Nitrogen Vs. Air In Tires: 10 Differences

Nitrogen is slowly becoming more available at gas stations, but what are the differences, benefits, and costs of swapping a tire's air for nitrogen?

You must have seen nitrogen signs popping all over tire shops and fueling stations. One of the newest fads in towns, filling nitrogen into vehicle tires is becoming pretty popular with those who like to keep their cars completely up-to-date.

Of course, barely anyone knows what differences nitrogen makes to tires and ride-quality. Most tire shop dudes recommend it, and so most people simply get it done thanks to word of mouth.

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While that may not be a bad thing, it’s still good to have some knowledge about what goes on in your tires and the differences between nitrogen and air.

10 Nitrogen Pro: Stops Tire Pressure Loss

It’s so irritating to park your car for a couple of days and come back to find that the tire pressure has fallen below the driveable limit. While manual or electric air pumps are almost a standard fixture with any car, leaky tires still end up taking time and effort to refill.

The atom of nitrogen is bigger than that of oxygen (air). This means that as opposed to oxygen, a lesser amount of nitrogen can permeate through the tire rubber and escape into the atmosphere. This simply means that nitrogen-filled tires will have less air pressure loss.

9 Air Pro: Is More Convenient Overall

Air is available at every gas station, and cranking out air from those rusty air compressors isn’t a big deal. Nitrogen is more of a specialty and will not be found everywhere. You will need to find a tire shop that deals with nitrogen. They will deflate the tire and then refill it with nitrogen; furthermore, every time there is a tire pressure loss, you will need to go back to them for a refill.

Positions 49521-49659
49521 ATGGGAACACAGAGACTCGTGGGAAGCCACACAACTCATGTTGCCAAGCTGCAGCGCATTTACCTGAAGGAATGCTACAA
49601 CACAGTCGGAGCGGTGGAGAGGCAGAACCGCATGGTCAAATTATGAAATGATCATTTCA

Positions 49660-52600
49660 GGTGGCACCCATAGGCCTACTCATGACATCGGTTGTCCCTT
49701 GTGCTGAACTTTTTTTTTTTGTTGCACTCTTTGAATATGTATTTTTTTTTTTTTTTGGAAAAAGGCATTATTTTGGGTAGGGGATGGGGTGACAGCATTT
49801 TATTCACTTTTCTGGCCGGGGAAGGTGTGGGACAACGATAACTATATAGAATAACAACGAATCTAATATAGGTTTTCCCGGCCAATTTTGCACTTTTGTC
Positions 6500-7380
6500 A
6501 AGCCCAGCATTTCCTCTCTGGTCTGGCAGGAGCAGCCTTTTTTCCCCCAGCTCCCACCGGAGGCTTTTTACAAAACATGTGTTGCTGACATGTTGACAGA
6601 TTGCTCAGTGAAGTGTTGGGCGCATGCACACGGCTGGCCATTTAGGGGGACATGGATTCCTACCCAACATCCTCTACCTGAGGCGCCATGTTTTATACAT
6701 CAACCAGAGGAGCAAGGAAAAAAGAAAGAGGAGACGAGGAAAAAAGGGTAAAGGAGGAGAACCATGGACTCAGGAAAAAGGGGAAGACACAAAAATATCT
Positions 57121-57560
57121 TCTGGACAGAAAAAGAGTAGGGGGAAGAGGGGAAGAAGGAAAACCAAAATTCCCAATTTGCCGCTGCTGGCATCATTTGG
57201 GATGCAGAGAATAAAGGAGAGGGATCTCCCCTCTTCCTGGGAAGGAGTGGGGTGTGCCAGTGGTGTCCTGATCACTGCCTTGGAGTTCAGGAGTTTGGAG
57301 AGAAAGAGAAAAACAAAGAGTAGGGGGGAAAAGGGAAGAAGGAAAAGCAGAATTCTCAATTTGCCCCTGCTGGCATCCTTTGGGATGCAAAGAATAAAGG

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If you are traveling, nitrogen may become the holy grail. You may end up filling the tires with air, which will dilute the nitrogen, and make you go through the refilling process all over again.

8 Nitrogen Pro: Better Handling And Ride Quality

Unless you are a race car driver, or more of an automated machine than human – you may not realize the difference in handling in your newly-filled nitrogen tires. Racecar drivers do know the difference, which is why most race car tires are now filled exclusively with nitrogen.

Most of us may not realize the subtle differences between nitrogen and normal air-filled tires. But the difference is there and makes for longer-lasting tires, axles, and the whole suspension shebang. While it will not turn your beater into a sleeper, it will give you the best level of handling your vehicle is capable of.

7 Air Pro: Is Cheaper Because It's Free

Ultimately for many of us with a lack of deep pockets, it all boils down to money. There are places where it can cost $20-30 per tire for a nitrogen fill – which includes bleeding the air out and replacing the same with nitrogen. However, since the hoopla seems to have died down, nitrogen costs are coming down and are somewhere in the range of $5-15 per tire.

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This is so because the nitrogen-filling equipment costs a lot more than a rusty air compressor, and the tire shops guys are out there to have the quickest ROI they can. Plus unlike a self-filling air compressor, nitrogen air pumps need qualified staff to operate them – thus the higher costs.

6 Nitrogen Pro: Better Fuel Economy

Other than being kind to the suspension, increasing the life of the tires, and enjoying a comfortable ride quality – the right air pressure in your tires also comes with one more undeniable benefit: A better fuel economy. The correct tire pressure reduces rolling resistance and road friction. This makes driving smoother and lowers the need for power, so your car will give you the best fuel economy.